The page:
Rapid transit is the big issue of our time in London.

All city councillors are supportive of building a rapid transit system in London. So what now? If you take the 6, the 13, the 90 Express, and the 106 buses, you’ll know.

Sometimes you’ll take two lights to get through Oxford and sometimes you’ll get stuck at the tracks for several minutes at a time. Sometimes both. The north corridor has become arguably the most contentious portion of the project. It runs from downtown to Masonville Place via Richmond St., main campus, and Western Rd.

Since 2015, there have been plans to construct a tunnel that will run from Victoria Park to St. James St. It would bypass the tracks beside Molly Bloom’s and Oxford St. It would save a substantial amount of time on a commute by bus. While the city planned to finalize the routes by the end of March, a public information session in late February drew the ire of downtown businesses that fear that the proposed routes would harm their businesses.

There are groups in the local community who seek change to the originally proposed route. Their options range from rerouting in the downtown on different streets to scrapping the project entirely. Within all of that, there is some support to divert the entire route to Wharncliffe and Western Road. That proposal presents some problems on its own. On March 27, city staff presented a comparison between the two corridors. The people and jobs figures between both were no contest. Western/Wharncliffe had fewer than 4,000 and would remain that way for the next 20 years. Richmond has over five times that amount and it would grow to just over 25,000 by 2035.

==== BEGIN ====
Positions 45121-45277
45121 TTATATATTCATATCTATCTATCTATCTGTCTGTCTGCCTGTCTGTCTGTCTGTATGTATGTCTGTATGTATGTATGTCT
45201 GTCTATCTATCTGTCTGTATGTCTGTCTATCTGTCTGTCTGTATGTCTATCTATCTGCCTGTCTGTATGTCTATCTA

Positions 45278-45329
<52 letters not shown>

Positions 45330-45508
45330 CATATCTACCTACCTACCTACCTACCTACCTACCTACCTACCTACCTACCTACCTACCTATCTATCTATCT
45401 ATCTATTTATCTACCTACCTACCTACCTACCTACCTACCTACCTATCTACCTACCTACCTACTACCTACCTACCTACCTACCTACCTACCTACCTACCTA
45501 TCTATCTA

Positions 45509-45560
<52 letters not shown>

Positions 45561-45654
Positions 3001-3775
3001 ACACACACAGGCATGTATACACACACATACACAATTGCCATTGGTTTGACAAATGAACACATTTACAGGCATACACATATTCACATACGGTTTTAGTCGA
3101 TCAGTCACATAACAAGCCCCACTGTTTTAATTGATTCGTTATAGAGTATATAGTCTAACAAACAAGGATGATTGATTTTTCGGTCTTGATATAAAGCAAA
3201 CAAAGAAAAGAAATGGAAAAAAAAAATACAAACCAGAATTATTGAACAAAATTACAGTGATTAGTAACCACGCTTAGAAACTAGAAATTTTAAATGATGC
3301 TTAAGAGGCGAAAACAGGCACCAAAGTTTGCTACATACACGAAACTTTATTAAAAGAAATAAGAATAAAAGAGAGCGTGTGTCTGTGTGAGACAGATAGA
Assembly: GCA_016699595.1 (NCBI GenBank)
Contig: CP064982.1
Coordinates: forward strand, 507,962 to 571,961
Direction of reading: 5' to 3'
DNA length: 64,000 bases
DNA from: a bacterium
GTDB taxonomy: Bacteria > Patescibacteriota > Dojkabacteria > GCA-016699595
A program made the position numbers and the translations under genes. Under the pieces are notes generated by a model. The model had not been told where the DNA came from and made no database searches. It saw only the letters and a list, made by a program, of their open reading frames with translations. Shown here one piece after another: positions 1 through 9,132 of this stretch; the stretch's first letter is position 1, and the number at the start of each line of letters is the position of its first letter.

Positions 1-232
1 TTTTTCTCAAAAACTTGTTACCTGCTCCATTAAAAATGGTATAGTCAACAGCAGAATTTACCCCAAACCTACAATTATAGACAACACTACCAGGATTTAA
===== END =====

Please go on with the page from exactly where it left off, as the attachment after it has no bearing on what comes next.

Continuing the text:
Upon looking at that, London Mayor Matt Brown cautioned against building a “rapid transit system that goes nowhere.” The numbers alone make it clear that Richmond St is where the people are at and a rapid transit system needs to be built around the most people.

Other problems include building developments in a floodplain and the severe property impacts of rapid transit construction in a heritage conservation district. On top of all of that, the argument is not rooted in being for something. It’s rooted in being against something. This rapid transit system is for the benefit of all Londoners; it should not be treated as an albatross.

Take a look at the proposed north corridor that is up for discussion. You have Richmond Row, Victoria Park, Old North, Gibbons Park, St. Joseph’s Hospital, King’s University College and the main campus community. From King St. to King’s, these are among the places that matter in London. Relocating substantial parts of the rapid transit lines, doing away with rapid transit in general, and vague suggestions to “expand the bus system” will do nothing to unlock the potential in our transit system.

Next month, London city council will vote on a pivotal piece of this rapid transit plan. In one vision of London, 50 people on a bus down Richmond Street are stuck at a train crossing. In another vision of London, 50 people on a bus down Richmond Street are smoothly making their way through Richmond Row, into campus, into the core and all over London. It’s time to get in the tunnel with them.

— Cedric Richards is one of the founding members of Shift Happens, a citizens' group supporting London's rapid transit plans. 

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